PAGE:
School year to start online

USD 497 school board votes to start the year online beginning Sept. 8


Asher Wolfe

During the coronavirus school closings, students are learning online.

By Nadia Sanburn, Co-Online Editor in Chief

The USD 497 Board of Education voted on Monday to both postpone the beginning of school to Sept. 8 and to have the first six weeks of the academic year take place online. 

This decision comes following Gov. Laura Kelly’s failed executive order to postpone the beginning of schools until after Labor Day to give school districts extra time to prepare for what this school year will bring. The Kansas State Board of Education voted to not uphold the order and instead leave it up to districts to decide when to begin the school year. USD 497 voted to follow Gov. Kelly’s guidance, which means school will be postponed for those in Lawrence Public Schools although teachers will return for virtual or on-site professional development beginning Aug. 12.

It is likely the first of many adjustments schools will have to make this year. School officials described a flexible plan that would involve online-only education, a hybrid of online and in-person instruction, and fully reopened schools depending on consultations with the health department. A new Education Unified Command was announced on Monday to “provide a coordinated reopening and response strategy among education institutions,” the Douglas County Health Department announced on Monday.

All instruction will be prepared to be delivered online so teachers can adapt to changes that will hinge on active COVID-19 cases, said Patrick Kelly, executive director of curriculum and instruction.

“We’ve got to prepare for all three because we may go to any different model depending on where those numbers may be,” Kelly said.

Hybrid learning would consist of half of students attending Mondays and Thursdays, while the other half received virtual instruction, on a rotating schedule. The other half would attend Tuesdays and Fridays, with the others participating virtually. Wednesdays would be a virtual day for all students, and the buildings would be thoroughly deep-cleaned. The high schools would have exclusive block scheduling, to keep transitions in the halls to a minimum.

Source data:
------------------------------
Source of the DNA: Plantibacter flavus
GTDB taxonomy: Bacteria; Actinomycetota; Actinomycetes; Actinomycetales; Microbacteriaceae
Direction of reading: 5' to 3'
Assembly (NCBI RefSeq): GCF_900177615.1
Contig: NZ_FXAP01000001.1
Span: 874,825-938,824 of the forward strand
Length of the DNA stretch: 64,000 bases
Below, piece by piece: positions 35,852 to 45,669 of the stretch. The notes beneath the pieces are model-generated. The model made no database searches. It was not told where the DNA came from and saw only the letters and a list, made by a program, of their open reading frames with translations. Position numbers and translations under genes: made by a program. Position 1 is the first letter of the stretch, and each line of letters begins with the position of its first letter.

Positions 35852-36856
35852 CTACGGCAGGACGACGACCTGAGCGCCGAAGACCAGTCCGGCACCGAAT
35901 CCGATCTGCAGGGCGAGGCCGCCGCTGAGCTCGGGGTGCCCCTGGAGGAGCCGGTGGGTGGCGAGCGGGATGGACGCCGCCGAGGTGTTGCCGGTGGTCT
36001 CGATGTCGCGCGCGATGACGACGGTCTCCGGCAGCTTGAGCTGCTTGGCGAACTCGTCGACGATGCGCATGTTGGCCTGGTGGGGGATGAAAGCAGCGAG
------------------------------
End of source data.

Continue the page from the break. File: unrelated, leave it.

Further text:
District administrators described how instruction might change depending on the phase of reopening:

Phase 4: In person, hybrid of distance learning would be options.

Phase 3: It would include hybrid or distance learning as options. Douglas County has stayed in Phase 3 since May as COVID-19 cases refused to dissipate.

Phase 2: Distance learning only.

Phase 1: Distance learning only.


The board was virtually joined by members of the public, some of who argued for schools to remain online until Coronavirus cases were significantly declined, and some of who advocated for students to return to in-person schooling. 

Lindsey Buck, the Lawrence Education Association board president, asked the board to take the safety and wellbeing of students and staff into account when making its decision. 

“LEA believes that unless there is a marked improvement in the level of community cases, the academic year should begin with an extended period of online instruction,” Buck said. “​To do otherwise is to gamble unnecessarily with the very lives this district is charged with protecting.”